Just a dog

I was driving a couple of kids around early this afternoon when we saw a pretty little (I have a Great Dane – this “little” dog was probably about 40 pounds) brindle dog running along a street. It wasn’t a busy street, so I wasn’t too worried, but we stopped and got him to go wander uphill, away from the road. I didn’t want to pick him up with someone else’s kids in the car, and he seemed disinclined to get too close, anyway.

Three hours later, coming down the same hill, with no kids in the car, I saw the dog again. I opened the door and called him and he hopped in and promptly fell asleep in the backseat. He seemed comfortable with people, his nails were trimmed, and he did not seem underfed or overweight. He looked like someone’s dog out for an excursion. He didn’t have a collar on, so I couldn’t call his owners. When I took him to animal control and put a leash on him, he was quite happy to walk with me and didn’t pull at all. He will be checked for a microchip and hopefully reunited with his family.

I’m a sucker for stray dogs. I worry about them getting hit, and I think about how devastated I would be if my dog got hit. I had a dog who escaped in the snow one day and wasn’t found for two days because he got hit, either by a car or a motorcycle, and hid under someone’s deck. I was incredibly relieved when someone called the number on his collar, and I don’t want anyone to have to go through that. I also generally like dogs and can read their body language fairly well, so I can tell if a dog will be ok for me to pick up or if I should call it in instead.

I grew up with rescue dogs. There are so many animals out there who need homes that it is really hard for me to buy a dog. When I have time, I train dogs at shelters so they can find a new family more easily. It’s important to me. I’m not completely sure why. I think it has something to do with the fact that they have no other recourse outside of trusting people to take care of them. They can’t just hitch a ride to the next city, find a job, and get by. They are dependent on us for survival in this world we have created and for which we bred them. Great Danes aren’t snow dogs, but our dog has a good life even in the winter. We are her family and we take care of her. Part of the reason her training is so important to me is so she can be around many different people without feeling anxious, and so people can come to her without feeling afraid. She’s a big black dog, and people have walked across the street to avoid getting near her.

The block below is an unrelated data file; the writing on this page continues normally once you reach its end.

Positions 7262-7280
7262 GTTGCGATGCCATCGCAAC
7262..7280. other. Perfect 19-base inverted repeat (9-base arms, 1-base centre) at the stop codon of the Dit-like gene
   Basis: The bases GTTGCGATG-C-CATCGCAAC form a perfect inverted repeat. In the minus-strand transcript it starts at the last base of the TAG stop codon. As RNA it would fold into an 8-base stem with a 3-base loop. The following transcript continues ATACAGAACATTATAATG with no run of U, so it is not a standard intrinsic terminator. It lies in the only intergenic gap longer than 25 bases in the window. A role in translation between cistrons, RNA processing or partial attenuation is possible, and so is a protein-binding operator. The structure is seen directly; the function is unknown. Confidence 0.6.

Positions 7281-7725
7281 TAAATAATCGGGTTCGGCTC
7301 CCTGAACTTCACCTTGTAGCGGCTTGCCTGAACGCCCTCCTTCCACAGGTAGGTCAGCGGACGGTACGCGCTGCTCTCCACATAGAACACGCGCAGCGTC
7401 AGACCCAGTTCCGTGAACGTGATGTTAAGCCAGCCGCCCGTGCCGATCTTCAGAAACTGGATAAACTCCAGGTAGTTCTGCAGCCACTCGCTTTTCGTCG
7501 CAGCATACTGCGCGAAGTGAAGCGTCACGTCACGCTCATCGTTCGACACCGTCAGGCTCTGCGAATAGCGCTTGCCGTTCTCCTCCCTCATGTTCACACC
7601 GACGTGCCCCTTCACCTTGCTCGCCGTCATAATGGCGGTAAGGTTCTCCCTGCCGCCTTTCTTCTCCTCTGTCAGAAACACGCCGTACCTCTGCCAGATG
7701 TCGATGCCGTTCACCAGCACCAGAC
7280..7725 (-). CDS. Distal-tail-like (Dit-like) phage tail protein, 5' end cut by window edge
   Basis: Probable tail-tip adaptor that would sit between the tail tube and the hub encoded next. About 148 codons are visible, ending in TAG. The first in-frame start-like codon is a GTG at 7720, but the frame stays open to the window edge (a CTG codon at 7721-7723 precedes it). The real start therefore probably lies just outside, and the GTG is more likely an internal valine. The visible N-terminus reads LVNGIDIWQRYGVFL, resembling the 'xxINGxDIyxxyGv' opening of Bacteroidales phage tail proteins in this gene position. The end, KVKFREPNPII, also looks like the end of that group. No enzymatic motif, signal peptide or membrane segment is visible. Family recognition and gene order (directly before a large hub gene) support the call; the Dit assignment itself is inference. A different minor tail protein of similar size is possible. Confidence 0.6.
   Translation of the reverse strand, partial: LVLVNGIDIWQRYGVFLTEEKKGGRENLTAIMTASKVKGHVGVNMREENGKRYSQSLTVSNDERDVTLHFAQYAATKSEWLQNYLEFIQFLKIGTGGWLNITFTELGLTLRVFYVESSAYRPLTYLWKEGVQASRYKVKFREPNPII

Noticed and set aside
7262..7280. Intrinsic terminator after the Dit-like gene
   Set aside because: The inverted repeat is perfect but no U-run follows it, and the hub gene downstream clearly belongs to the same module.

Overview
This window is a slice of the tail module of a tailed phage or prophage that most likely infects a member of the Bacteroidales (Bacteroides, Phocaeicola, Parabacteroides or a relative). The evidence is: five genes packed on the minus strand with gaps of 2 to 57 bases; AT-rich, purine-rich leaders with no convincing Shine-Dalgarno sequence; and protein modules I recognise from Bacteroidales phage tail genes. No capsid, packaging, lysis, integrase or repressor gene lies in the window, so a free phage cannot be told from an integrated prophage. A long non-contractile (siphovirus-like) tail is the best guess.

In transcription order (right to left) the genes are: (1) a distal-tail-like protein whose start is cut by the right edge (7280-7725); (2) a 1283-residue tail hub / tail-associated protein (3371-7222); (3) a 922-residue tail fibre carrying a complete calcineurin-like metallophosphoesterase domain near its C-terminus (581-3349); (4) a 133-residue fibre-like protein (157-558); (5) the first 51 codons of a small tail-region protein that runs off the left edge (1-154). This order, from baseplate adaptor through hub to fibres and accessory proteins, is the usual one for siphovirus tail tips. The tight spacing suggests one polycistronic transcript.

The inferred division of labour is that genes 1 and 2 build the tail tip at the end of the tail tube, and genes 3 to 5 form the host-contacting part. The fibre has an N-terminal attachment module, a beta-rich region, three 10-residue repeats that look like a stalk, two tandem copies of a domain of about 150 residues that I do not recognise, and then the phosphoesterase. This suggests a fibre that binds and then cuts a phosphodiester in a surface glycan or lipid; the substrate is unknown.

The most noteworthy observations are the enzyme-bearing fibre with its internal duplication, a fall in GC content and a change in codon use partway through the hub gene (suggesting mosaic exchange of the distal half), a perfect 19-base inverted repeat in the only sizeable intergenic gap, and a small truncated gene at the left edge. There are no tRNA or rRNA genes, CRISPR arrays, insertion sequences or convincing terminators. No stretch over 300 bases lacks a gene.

If you have a dog, if you ever get a dog, please make sure it always has a collar, and make sure it has a microchip. It’s important. Vets will check for a microchip when someone brings in a new pet, so if your dog gets picked up by someone else, you may get it back from a vet who was paying attention. If you are a dog person and see a stray dog, call it in. It may be lost or afraid, and you might save its life by calling animal control or, if you are comfortable, picking it up and taking it in yourself.

I hope the sweet little brindle dog finds his way home or finds a new home. He was clearly well loved at some point, and he deserves a family.